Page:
Google now ready to tackle the tablet world with Honeycomb

Published: March 2, 2011

The Samsung Galaxy Tab was the first high-end Android tablet, but it hit the market equipped with Android 2.2, or Froyo. The problem was, Froyo was not meant for tablets; and is not optimized for such large displays. As of last Thursday, Google's latest version of Android became available to the masses. Android 3.0, AKA Honeycomb, is a version of Android made specifically for tablets and addresses the issues we've previously had with Android in tablet form. So what is it about Honeycomb that makes it so much better for those larger devices?

With widgets, icons, multiple home screens, and live wallpapers, the Honeycomb UI is fundamentally the same. The stock 2.3 and earlier Android launcher is a 4x4 grid for your icons and widgets. The Galaxy Tab's launcher – a modified version of Samsung's TouchWiz custom UI – is a 5x5 grid. With Honeycomb, the grid is now 8x7. This allows you to add several large widgets to a single home screen. A widget that would take up nearly the entire screen on the Tab, will only take up a very small portion of your XOOM's home screen. This gives you ample space layout your home screen exactly the way you want.

Until now, the way you add widgets to your home screen hasn't really changed. With Honeycomb, the process has been redesigned and transformed into a polished, user-friendly method. Also, the app drawer is no longer a vertically scrolling drawer. Instead, it is an organized (by all applications and downloaded applications) page that better fits the natural landscape orientation of Honeycomb.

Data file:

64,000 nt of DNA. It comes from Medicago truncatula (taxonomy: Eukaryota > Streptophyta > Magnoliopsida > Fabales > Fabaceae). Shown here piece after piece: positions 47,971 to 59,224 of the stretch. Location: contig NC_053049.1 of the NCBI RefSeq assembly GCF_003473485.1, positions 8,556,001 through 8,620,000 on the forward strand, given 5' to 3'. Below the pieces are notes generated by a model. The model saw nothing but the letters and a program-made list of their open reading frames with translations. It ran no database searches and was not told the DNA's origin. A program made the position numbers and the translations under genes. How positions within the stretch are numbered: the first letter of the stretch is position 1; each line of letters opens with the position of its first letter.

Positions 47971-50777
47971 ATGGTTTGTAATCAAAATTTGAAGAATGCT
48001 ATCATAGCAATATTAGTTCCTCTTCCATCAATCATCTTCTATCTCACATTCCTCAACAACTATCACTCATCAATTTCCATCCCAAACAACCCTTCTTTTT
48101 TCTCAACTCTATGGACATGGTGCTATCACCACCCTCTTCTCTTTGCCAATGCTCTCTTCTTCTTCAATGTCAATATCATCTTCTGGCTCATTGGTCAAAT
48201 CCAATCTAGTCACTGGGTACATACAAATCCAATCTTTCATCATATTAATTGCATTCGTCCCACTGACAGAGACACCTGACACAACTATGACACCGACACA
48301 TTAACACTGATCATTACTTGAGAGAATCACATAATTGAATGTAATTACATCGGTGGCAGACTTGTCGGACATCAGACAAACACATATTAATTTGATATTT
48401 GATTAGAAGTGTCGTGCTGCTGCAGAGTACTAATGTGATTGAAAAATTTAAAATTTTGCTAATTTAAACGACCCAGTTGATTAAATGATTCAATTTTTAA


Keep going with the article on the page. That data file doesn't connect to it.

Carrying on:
Notifications in Honeycomb are no longer hidden by a pull-down menu. They pop-up at the bottom right corner, in a growl-like fashion and are stored in the System Bar, like on Windows. When you tap the clock, all of you notifications will appear like pictured above (notifications can be viewed individually by tapping the icons instead of the clock). You can dismiss each one by tapping the X on the right side. A quick-access settings menu has also been added here. By tapping the settings icon below the clock, a menu will appear where you can toggle Airplane mode, open Wi-Fi settings, lock screen orientation, adjust brightness settings, toggle notifications, and launch the full Settings application.

An element of the new Honeycomb UI that is growing on me is the on-screen buttons. With Honeycomb, physical and capacitive buttons are not mandatory. These on-screen buttons are dynamic and change their position and orientation with the orientation of the device itself. In addition to the standard back and home buttons, there is a Recent Apps button that helps you switch between applications with ease. You will also find that there is no menu button by default. When you launch applications it will appear, though not always in the same place. Sometimes it is in the lower left corner on the System Bar, other times it is in the upper right corner of the Action Bar as a drop-down menu. No functionality is lost here, but it's confusing when you're trying to get used to it. Over time, it becomes natural to check the upper right or lower left corners for the menu button.